The right to the city and public space, understood as a communal life territory, is increasingly at risk. The rising cost of housing, the emptying-out of social centres and police violence as a form of social control are just some of the symptoms of growing privatisation. Such circumstances bring to light more sharply the need for a common space built to encompass the interests, needs and desires of the communities that inhabit it.
Opposite the capitalist concept of the city as a financial centre or tourist park built for consumerism, Situated Voices 28 seeks to articulate the foundations, from collectiveness, to reformulate concepts of property and belonging in relation to public space. How can we impact the desired city model? How can we reclaim, defend, attain, conquer or confer the right to the city? Who remains outside of this right? Who are legitimised for its reclamation and who are not? Who do we exclude and which divides (social, economic, gender-based, racial, among others) hinder its application? From institutions, how can we facilitate a participatory city based on asylum, reciprocity and mutual recognition?
In looking for the answers to these questions, this encounter is set out as a space for sharing experiences, tools and neighbourhood actions which search for channels of collective transformation. A conversation-discussion takes place in Madrid’s Lavapiés neighbourhood, prompting, from specific lived experiences, attendees to reflect on the right to the city and the possibilities of intervening in and reappropriating urban spaces.
This activity offers a children’s play centre organised by the collectives Esta es una plaza (This Is a Square) and Banco de Alimentos del Barrio (The Neighbourhood Food Bank) to facilitate work and childcare. Click on this link and fill out the form to sign up.
Mercedes Arce “Chiqui” is a librarian and a co-founder and current chairperson of Parque Sí Chamberí (Park for Me, Chamberí), a neighbourhood association which works to defend, advocate, promote and develop green areas and recreation in Madrid’s Chamberí neighbourhood. She also participated in making the documentary De interés general. Un barrio por un parque (Common Good. A Neighbourhood for a Park, 2021), by Miguel Ángel Sánchez Sebastián.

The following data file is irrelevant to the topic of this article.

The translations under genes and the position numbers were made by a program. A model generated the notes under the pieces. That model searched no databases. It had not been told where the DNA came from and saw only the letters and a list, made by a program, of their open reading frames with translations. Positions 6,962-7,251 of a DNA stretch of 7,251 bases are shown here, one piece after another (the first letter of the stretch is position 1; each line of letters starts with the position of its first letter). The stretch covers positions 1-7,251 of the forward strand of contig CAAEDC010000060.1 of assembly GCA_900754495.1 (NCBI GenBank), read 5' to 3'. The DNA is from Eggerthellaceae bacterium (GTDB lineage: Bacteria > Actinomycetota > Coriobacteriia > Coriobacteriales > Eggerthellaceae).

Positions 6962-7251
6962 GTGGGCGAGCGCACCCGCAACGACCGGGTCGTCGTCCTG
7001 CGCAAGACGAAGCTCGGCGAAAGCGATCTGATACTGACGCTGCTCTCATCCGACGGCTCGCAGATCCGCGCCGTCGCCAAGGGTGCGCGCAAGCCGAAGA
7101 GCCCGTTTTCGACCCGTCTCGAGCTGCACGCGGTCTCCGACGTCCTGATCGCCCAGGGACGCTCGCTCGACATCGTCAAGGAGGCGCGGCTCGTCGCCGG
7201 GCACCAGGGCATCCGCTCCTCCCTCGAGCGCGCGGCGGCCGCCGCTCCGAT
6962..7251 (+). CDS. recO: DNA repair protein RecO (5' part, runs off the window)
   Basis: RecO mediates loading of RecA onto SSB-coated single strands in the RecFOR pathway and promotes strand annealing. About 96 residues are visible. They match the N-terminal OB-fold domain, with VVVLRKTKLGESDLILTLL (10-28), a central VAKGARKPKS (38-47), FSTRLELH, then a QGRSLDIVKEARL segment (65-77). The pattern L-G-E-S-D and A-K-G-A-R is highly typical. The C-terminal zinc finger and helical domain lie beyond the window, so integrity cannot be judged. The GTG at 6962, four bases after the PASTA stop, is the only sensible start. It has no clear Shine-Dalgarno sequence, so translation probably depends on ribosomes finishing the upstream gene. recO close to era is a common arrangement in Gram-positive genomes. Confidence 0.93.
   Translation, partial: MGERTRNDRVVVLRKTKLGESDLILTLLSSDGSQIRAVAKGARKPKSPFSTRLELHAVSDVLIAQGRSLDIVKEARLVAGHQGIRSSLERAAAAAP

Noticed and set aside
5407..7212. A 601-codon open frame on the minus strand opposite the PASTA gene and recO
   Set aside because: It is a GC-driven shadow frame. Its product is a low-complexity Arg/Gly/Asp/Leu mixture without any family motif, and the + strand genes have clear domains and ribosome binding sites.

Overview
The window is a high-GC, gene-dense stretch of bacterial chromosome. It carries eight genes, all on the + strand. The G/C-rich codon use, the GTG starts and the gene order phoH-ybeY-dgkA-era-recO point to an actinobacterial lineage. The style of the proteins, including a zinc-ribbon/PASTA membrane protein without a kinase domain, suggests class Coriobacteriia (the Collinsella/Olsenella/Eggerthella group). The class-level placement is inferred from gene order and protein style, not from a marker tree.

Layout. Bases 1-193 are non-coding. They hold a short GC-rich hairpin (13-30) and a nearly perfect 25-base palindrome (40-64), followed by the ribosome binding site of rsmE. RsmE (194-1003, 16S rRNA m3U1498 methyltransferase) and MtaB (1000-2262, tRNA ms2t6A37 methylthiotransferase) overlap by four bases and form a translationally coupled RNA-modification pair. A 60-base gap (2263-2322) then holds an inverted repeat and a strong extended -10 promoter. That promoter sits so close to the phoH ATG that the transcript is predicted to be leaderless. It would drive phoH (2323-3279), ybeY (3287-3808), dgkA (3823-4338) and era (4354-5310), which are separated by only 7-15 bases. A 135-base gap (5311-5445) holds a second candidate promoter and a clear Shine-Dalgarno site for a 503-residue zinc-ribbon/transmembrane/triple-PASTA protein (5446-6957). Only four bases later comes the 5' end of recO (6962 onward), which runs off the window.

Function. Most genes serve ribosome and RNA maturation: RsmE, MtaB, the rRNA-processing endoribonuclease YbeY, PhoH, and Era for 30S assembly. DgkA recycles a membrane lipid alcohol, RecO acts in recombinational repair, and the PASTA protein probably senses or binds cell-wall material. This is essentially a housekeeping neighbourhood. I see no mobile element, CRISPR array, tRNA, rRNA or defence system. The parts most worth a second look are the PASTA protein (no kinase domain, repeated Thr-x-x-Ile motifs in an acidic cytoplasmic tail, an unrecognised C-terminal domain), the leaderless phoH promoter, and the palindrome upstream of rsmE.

Jose Luis Fdez. Casadevante “Kois” is a sociologist, international food sovereignty expert at the International University of Andalusia (UNIA) and a member of the Garúa cooperative. He is also a neighbourhood activist, and is currently involved in promoting urban agriculture projects as the head of Huertos Urbanos (Urban Allotments) at the Regional Federation of Neighbourhood Associations of Madrid (FRAVM). Furthermore, he writes the blog Raíces en el asfalto (Roots on the Pavement)
Dolores Galindo Fontán is a journalist and researcher of social and cultural anthropology. She is the chairperson of Dragones de Lavapiés, a football club whose mission is to weave, through sporting values and competition, ties of solidarity, respect and community, advocating dialogue between people from more than fifty different countries.
Sara Porras Sánchez is a professor of Sociology at the Complutense University of Madrid. She works as a researcher on different research projects in the Community of Madrid, analysing urban processes and conflicts and the importance of socio-community networks in the configuration of neighbourhoods and in creating social space.
Eduardo Ramis is an anthropologist and a member of the Pasillo Verde Imperial Neighbourhood Association, one of the member collectives in the platform #YoDefiendoEsteÁrbol (#IDefendThisTree), which came into being to protect trees and green areas under threat from the project to expand Metro de Madrid’s Line 11 in five areas of the city (Arganzuela, Carabanchel, Moratalaz, Puente de Vallecas and Retiro).